I enjoyed my last good breakfast for a while, monitored the messages about my mom, then checked out of the Mielparque Hotel and rolled my peach-colored suitcase toward the station.
I had figured out that, when searching for a station, I should watch for gusts of salary men in black suits streaming forth at regular intervals and walk in the opposite direction.
Today I was taking a bullet train, or shinkansen, to Nikko. Japan just “revealed” the new Supreme model, which goes 186 miles per hour. I don’t know how fast the one I rode on went, but fast enough that the scenery was a blur.
First I had to figure out the queuing system for boarding. You can reserve seats on the shinakansen but I hadn’t bothered to do that, having been assured by the JR Rail people that this train wouldn’t be crowded, it not being tourist season. The cars were numbered, but how would I know which cars were unreserved? Along the platform about every 10 feet, there were lanes painted on the pavement to indicate where you should line up to board. They were numbered. What did the numbers mean? “1” sounded like it would board first, so I got into a lane marked 1.
The shinakansen arrived, sleek as a space shuttle.
As it slowed to a stop I saw that some cars were marked “unreserved,” and I gave up my space at the head of the line to rush down the track. I didn’t know how long the train stopped at this station—I had seen some trains spend only 30 seconds at the platform before departing.
I was first in the queue for the unreserved car, when a young woman with a giant bag stepped in front of me. Had she not seen me? Was there something about the system I didn’t understand? So far, I had found the Japanese to be polite and devoted to order in the extreme.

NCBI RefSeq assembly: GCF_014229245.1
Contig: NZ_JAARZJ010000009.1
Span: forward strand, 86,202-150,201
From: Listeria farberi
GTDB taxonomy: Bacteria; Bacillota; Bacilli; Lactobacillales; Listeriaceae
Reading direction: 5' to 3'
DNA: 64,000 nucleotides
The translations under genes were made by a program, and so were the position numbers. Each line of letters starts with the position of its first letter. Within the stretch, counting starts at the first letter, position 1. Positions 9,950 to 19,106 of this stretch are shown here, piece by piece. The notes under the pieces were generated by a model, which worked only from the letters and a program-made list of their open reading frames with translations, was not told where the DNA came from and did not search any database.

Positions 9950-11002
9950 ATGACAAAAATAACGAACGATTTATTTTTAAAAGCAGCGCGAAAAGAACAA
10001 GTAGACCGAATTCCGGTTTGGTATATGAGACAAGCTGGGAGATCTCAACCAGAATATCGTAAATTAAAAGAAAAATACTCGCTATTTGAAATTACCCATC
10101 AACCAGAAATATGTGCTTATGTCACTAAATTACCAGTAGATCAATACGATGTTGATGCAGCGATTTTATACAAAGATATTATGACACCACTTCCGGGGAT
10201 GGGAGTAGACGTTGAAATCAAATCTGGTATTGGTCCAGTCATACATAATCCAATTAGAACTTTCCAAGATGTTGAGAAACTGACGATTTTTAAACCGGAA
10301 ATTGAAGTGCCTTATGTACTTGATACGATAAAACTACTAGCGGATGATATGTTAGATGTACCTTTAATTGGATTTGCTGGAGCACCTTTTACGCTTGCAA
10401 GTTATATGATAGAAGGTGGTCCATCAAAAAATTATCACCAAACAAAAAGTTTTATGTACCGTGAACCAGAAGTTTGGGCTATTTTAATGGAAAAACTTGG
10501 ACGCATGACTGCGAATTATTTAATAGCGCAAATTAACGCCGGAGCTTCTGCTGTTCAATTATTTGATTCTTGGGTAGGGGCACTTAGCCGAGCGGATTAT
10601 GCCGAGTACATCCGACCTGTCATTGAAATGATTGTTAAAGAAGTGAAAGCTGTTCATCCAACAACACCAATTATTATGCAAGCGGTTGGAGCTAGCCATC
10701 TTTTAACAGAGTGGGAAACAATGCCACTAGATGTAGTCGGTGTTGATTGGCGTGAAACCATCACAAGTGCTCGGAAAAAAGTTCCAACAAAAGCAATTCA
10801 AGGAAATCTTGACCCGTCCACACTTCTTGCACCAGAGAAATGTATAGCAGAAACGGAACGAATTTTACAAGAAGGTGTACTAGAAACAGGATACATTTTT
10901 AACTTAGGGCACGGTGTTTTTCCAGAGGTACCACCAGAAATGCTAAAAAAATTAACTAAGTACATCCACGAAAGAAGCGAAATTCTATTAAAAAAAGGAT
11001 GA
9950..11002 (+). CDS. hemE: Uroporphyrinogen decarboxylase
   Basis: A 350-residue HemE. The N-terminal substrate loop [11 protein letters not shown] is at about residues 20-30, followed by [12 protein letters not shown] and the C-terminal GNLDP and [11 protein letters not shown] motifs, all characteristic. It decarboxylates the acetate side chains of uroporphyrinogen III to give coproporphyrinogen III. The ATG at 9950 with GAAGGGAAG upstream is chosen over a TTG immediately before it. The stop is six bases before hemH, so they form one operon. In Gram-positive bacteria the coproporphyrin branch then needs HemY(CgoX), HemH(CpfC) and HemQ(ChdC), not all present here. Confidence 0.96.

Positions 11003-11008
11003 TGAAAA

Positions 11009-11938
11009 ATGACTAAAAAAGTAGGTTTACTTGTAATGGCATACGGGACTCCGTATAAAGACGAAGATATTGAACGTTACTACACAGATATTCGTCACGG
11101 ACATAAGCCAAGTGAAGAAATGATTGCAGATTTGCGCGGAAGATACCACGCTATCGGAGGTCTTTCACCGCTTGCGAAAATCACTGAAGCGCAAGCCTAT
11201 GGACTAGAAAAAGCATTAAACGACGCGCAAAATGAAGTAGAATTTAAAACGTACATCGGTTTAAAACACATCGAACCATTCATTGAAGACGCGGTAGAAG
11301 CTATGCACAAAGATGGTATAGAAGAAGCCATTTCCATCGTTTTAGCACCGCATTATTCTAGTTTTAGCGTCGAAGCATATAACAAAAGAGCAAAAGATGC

“Excuse me,” I said, “There’s a queue.” She appeared not to have heard me as she watched down the platform for her boyfriend, who hurried up to join her. When they spoke I realized they were Chinese.
This would be a theme on the trip, and something I hear about from anyone who has traveled anywhere—that the Chinese do not recognize any system of queuing. It’s survival of the fittest. This explained the women I’d seen walking past long lines at women’s toilets, right to the head of the line. No one had said anything. I had wondered if there were subtle social cues I just didn’t understand which made it okay for some people to bypass the wait and go ahead of everyone who was patiently waiting, including old ladies and pregnant women. But now I knew—they were just Chinese.
I can be a nonconformist in many things, but when it comes to lines I’m a law-and-order person. So I spoke up again, more forcefully.
“Excuse me, there’s a queue—a line,” I said forcefully as I jabbed my finger at the eight people who were now lined up behind me. This time she couldn’t ignore me. She and her boyfriend didn’t look at me but they moved immediately behind me. So they were still barging in, but none of the people behind us, most of whom were probably Japanese, had the temerity to say anything.
I’m sure they were all—Chinese, Japanese—thinking, “Americans are so pushy!” But I was there first, and I was going to get a good seat. I hoped a few of the Japanese were silently cheering me on.
The doors opened silently and a cleaning crew stepped out and lined up in front of us. They must have boarded another car and worked their way down to ours, at shinkansen speed. They were dressed in impeccable pink uniforms and had feathers in their caps.
The crew leader shouted something and they all bowed and smiled at us, then gestured for us to board.
The queue dissolved and a mad scramble ensued as everyone ran for a seat.
Ten seconds later we were off.